ExxonMobil reminds oil search contract is with Guyana …as Gov’t responds swiftly to Maduro’s threats
Minister of Foreign Affairs, Carl Greenidge
Minister of Foreign Affairs, Carl Greenidge

VENEZUELAN President Nicolas Maduro, in a glaring about turn of foreign policy from predecessor Hugo Chavez, has signed an official Presidential Decree, in the neighbouring South American country, claiming just over two thirds of Guyana’s territory, including its offshore jurisdiction.The Guyana Government has since swiftly responded to Maduro and the Bolivarian Republic of Venezuela’s attempt to annex maritime spaces pertaining to the Cooperative Republic of Guyana as downright illegal, and an act that will be resisted.

President Nicolas Maduro
President Nicolas Maduro

The Ministry of Foreign Affairs of the Granger-led Administration, yesterday, by way of public missive, dismissed the Maduro decree, saying it “cannot be applicable to any part of Guyana’s territory and any attempt by the Bolivarian Republic of Venezuela to apply that instrument in an extra-territorial manner will be vigorously resisted by the Cooperative Republic of Guyana.”
The Guyana Government said it will spare no effort in bringing to the attention of the international community this aggressive and illegal act by Venezuela.
Maduro issued the decree on May 27 last, which seeks to violate Guyana’s territory. The Guyana Government has since dismissed the Maduro presidential decree as a flagrant violation of international law.
The Guyana Government maintains that the decree “is inconsistent with the principle that all states should respect the sovereignty and territorial integrity of other states, large and small.”
According to the Ministry of Foreign Affairs statement, “The Cooperative Republic of Guyana rejects this illegality which seeks to undermine our efforts at development through the exploitation of our natural resources off-shore.”
Mere days before the Maduro decree, ExxonMobil, an American company contracted to search for oil offshore Guyana, in its Stabroek Block—now claimed by Venezuela—announced a significant discovery of the crude.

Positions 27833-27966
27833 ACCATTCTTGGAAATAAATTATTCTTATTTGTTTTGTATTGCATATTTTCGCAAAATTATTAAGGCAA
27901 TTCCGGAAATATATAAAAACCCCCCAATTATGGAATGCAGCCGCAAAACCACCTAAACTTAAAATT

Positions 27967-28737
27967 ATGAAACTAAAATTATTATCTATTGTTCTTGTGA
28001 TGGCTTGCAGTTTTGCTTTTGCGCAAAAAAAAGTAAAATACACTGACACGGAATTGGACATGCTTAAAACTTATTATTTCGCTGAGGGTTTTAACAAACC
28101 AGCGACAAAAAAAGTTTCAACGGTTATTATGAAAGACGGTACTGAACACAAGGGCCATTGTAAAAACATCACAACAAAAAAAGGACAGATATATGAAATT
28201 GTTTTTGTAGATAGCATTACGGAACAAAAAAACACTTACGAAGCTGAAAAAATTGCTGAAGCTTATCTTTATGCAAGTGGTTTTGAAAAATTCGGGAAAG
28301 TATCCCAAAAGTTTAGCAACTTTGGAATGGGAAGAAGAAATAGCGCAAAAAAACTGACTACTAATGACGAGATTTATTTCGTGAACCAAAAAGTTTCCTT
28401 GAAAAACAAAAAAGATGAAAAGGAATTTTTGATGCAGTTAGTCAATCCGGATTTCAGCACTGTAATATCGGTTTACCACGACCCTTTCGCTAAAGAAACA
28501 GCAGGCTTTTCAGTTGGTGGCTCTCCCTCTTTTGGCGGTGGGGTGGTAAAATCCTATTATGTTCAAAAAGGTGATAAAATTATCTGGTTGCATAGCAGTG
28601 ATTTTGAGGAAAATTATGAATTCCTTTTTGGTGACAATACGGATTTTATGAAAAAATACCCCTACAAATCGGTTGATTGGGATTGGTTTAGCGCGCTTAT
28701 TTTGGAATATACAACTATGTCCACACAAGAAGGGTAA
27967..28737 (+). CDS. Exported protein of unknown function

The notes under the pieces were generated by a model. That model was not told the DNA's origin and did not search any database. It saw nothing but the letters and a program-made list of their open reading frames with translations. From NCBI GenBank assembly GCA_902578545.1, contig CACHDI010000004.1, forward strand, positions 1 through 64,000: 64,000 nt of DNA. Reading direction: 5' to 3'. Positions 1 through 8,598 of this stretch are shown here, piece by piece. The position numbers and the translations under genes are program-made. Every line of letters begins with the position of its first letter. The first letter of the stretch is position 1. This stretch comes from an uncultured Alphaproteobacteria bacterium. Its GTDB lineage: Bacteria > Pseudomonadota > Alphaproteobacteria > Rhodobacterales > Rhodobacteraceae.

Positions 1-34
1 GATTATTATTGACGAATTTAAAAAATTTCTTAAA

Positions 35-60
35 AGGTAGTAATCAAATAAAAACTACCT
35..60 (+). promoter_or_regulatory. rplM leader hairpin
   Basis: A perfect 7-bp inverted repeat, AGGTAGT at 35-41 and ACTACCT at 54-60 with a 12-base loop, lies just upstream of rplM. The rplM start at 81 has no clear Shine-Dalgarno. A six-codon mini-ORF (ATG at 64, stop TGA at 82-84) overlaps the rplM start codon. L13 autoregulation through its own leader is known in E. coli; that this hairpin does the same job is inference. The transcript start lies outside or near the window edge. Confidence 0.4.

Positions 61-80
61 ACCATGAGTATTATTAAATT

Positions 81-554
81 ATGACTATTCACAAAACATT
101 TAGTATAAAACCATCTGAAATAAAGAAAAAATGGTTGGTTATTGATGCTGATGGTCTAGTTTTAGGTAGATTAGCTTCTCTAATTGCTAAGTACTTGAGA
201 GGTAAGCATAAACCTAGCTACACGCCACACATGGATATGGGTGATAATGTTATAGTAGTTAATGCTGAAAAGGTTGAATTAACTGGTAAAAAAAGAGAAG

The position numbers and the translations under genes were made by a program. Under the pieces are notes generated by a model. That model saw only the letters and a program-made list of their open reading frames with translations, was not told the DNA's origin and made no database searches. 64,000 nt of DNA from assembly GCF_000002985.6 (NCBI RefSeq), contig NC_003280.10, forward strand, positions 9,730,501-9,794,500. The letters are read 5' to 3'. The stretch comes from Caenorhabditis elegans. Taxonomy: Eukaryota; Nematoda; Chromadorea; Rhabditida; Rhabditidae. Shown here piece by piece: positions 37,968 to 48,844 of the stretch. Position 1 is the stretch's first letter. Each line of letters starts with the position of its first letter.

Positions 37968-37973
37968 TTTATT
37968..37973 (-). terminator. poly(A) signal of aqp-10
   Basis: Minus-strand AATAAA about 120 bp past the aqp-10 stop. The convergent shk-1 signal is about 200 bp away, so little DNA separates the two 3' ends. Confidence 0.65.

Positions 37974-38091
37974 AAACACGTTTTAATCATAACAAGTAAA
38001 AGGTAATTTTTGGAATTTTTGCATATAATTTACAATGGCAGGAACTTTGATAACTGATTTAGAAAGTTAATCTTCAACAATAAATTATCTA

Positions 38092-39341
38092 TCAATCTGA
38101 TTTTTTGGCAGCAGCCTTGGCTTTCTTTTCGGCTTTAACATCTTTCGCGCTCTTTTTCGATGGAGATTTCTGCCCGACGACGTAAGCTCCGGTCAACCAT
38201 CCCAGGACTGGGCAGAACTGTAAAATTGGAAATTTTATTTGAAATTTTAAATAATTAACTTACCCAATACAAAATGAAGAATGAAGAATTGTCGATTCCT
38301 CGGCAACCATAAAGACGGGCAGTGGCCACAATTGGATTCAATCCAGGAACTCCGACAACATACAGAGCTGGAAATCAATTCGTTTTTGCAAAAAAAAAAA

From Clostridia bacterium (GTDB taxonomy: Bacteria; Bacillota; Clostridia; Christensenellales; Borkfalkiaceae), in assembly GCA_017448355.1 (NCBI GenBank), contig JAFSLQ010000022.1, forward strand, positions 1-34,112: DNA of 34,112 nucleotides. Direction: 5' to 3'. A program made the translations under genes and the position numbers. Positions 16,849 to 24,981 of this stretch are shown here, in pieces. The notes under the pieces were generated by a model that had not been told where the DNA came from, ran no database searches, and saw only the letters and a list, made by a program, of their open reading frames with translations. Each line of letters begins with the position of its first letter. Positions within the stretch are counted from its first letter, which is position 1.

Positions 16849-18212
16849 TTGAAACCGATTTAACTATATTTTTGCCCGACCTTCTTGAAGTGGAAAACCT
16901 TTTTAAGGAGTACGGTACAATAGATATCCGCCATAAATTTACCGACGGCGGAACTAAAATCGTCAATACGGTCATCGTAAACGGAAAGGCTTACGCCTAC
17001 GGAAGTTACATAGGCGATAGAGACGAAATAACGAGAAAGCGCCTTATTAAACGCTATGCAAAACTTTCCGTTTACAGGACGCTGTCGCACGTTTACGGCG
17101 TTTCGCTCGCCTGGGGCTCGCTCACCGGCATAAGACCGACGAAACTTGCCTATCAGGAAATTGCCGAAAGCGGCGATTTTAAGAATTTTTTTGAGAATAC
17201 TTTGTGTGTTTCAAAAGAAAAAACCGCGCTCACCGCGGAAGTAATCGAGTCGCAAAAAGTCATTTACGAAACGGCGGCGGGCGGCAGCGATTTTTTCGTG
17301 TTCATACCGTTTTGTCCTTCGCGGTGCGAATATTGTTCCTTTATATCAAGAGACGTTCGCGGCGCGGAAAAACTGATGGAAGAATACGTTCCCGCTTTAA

The Guyana Chronicle understands that a high level meeting was arranged between senior Government officials and the Exxon Mobil team yesterday, but this was cancelled.
Calrton James, Exxon Mobil’s Public Relation’s Officer, told this publication the reasons for the cancellation were not communicated to him, but reiterated the position of the company when Venezuela had initially objected to its search.
James reminded that ExxonMobil is under contract with the Government of Guyana and pronouncements by Venezuela do not change this.
He further stated that ExxonMobil will not pronounce on Government to Government relations.
Meanwhile, the Ministry of Foreign Affairs, in its missive yesterday, said Guyana will continue, undeterred, to access and develop its resources in accordance with its Constitution and laws in keeping with the principles of international law.
“Guyana denounces this decree which is a violation of international law…It is international law that must reign supreme, and not the ambitions of a larger state which wishes to trample upon the rights of a smaller country in order to obstruct the sovereign right of Guyana to develop its natural resources.”
Government maintains that the land boundary between Guyana and Venezuela, which was defined by the Arbitral Award of 1899, is recognised by all states. Venezuela also recognised its border with Guyana as settled for over 60 years, having also participated in the demarcation of this established boundary which was completed in 1905.
Guyana says it is concerned that the decree disregards international law, constitutes a threat to regional peace and security, and breaches the Geneva Agreement of 1966.
“It is therefore imperative that Venezuela adheres to the principles of international law in seeking to delineate its maritime boundaries with neighbouring states, pending actual delimitations.”
Meanwhile, the recently ousted People’s Progressive Party/Civic (PPP/C) yesterday joined in condemning the actions on the part of the Venezuelan President.

By Gary Eleazar


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